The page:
The lines between news and news analysis, and news analysis and opinion, are necessarily fuzzy. Most people would agree about the basic differences, but there’s going to be a lot of gray area.

It’s basically a spectrum: hard facts on one side, pure rant on the other. News analysis is somewhere in between, but there’s no real definition.

That’s why I think the Times’s David Leonhardt deserves credit for threading what I consider to be difficult needles in economics reporting.

This morning’s piece is a good example:

Judging Stimulus by Job Data Reveals Success

The baseline expectation for economics analysis, and that’s what this is, is that it be data-driven, not some rant. Leonhardt here says the data are in on the stimulus, and it worked:

Just look at the outside evaluations of the stimulus. Perhaps the best-known economic research firms are IHS Global Insight, Macroeconomic Advisers and Moody’s Economy.com. They all estimate that the bill has added 1.6 million to 1.8 million jobs so far and that its ultimate impact will be roughly 2.5 million jobs. The Congressional Budget Office, an independent agency, considers these estimates to be conservative.

I’m not as familiar with economics-research sources as he is, but I’ll take his word for it that those are the “best known,” which I think is the news-analysis way of saying, “most credible.” Everyone seems to buy that the CBO is credible, too.

Obviously, “stimulus” is as fraught a term on the political landscape as there is. But there you go.

Leonhardt has learned a few of the columnist tricks, like ducking behind past columns to show your objectivity.

Yet I’m guessing you don’t think of the stimulus bill as a big success. You’ve read columns (by me, for example) complaining that it should have spent money more quickly. Or you’ve heard about the phantom ZIP code scandal: the fact that a government Web site mistakenly reported money being spent in nonexistent ZIP codes.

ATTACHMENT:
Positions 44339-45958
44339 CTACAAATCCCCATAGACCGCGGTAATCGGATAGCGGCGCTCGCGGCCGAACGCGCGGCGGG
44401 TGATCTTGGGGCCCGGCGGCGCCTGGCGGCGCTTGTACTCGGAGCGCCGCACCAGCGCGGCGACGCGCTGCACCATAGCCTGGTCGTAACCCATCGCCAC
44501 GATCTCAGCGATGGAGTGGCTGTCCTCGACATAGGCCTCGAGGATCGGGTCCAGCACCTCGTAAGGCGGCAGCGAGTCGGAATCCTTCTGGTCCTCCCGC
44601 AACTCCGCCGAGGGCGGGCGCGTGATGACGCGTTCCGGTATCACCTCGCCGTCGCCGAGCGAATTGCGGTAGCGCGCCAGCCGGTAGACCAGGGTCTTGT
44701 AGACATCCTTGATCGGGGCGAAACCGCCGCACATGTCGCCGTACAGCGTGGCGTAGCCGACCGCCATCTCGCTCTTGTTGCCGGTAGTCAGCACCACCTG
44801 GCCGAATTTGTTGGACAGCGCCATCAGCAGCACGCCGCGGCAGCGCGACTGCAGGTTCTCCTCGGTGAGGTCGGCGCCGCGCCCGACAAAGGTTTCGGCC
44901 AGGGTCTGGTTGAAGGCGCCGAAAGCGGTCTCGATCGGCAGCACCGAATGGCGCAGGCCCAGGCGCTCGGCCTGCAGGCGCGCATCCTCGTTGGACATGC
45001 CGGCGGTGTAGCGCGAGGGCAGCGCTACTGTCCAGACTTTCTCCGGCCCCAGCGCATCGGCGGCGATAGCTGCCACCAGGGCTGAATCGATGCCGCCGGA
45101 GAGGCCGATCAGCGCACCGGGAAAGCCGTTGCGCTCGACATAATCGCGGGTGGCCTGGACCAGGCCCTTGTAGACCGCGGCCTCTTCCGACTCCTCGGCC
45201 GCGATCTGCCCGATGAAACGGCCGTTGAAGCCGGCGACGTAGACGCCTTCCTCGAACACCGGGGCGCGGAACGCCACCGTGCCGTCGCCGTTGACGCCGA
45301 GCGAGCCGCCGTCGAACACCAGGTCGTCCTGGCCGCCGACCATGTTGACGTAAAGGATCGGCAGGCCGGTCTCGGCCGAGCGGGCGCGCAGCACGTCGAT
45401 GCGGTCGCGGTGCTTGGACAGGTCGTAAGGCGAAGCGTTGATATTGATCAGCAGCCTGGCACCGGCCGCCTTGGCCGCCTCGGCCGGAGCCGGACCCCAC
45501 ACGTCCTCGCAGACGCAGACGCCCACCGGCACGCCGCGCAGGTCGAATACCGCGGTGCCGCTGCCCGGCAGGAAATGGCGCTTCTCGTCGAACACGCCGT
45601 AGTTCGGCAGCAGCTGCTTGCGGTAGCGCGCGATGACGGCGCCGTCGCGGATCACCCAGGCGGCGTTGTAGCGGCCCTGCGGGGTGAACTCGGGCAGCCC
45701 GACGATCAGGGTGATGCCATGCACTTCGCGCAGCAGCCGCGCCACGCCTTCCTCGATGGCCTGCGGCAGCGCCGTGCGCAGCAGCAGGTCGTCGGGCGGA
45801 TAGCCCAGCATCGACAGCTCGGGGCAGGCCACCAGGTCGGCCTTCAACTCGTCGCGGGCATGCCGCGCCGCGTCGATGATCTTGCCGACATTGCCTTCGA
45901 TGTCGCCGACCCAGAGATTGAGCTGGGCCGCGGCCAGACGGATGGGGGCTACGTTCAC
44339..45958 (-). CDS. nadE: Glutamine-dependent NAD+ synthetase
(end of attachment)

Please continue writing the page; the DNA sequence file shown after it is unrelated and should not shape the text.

And he acknowledges the program’s problems—but, importantly, doesn’t fall back into the mushy middle.

And many of the criticisms are valid. The program has had its flaws. But the attention they have received is wildly disproportionate to their importance.

The news analysis even goes after an opinion piece, on the WSJ Op-Ed page, no less, so it edges even further out onto the opinion spectrum.

The case against the stimulus revolves around the idea that the economy would be no worse off without it. As a Wall Street Journal opinion piece put it last year, “The resilience of the private sector following the fall 2008 panic — not the fiscal stimulus program — deserves the lion’s share of the credit for the impressive growth improvement.” In a touch of unintended irony, two of article’s three authors were listed as working at a research institution named for Herbert Hoover.

The headline on that piece was:

The Stimulus Didn’t Work

I think he at least offers a credible argument to what is an unknowable scenario:

Of course, no one can be certain about what would have happened in an alternate universe without a $787 billion stimulus.

Leonhardt’s conclusion has obvious policy implications, and he draws those, too.

So what now?

The last year has shown — just as economists have long said — that aid to states and cities may be the single most effective form of stimulus. Unlike road- or bridge-building, it can happen in a matter of weeks. And unlike tax cuts, state and local aid never languishes in a household’s savings account.

Etc.

True, the analysis is restricted to the stimulus’s impact on jobs. Jobs are a big deal, but obviously there are other issues in play.

And this doesn’t prove it. I’m sympathetic to the argument, but, for all I know, the stimulus could be immensely damaging, even to jobs, in the long run. Another analysis could come along deconstructing it. But its sources would have to be as mainstream and as credible. At a minimum, the counter-analysis would have to go beyond Scott Brown’s, which Leonhardt cites:

As Senator Scott Brown of Massachusetts, the newest member of Congress, said, in a nice summary of the misperceptions, the stimulus might have saved some jobs, but it “didn’t create one new job.”

The larger point is, readers are confronted with a blizzard of economics data, and, in this area, especially, news stories really aren’t enough. It’s good for an analysis to be fair, but it’s better to be fair and actually say something.

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Dean Starkman Dean Starkman runs The Audit, CJR's business section, and is the author of The Watchdog That Didn't Bark: The Financial Crisis and the Disappearance of Investigative Journalism (Columbia University Press, January 2014). Follow Dean on Twitter: @deanstarkman.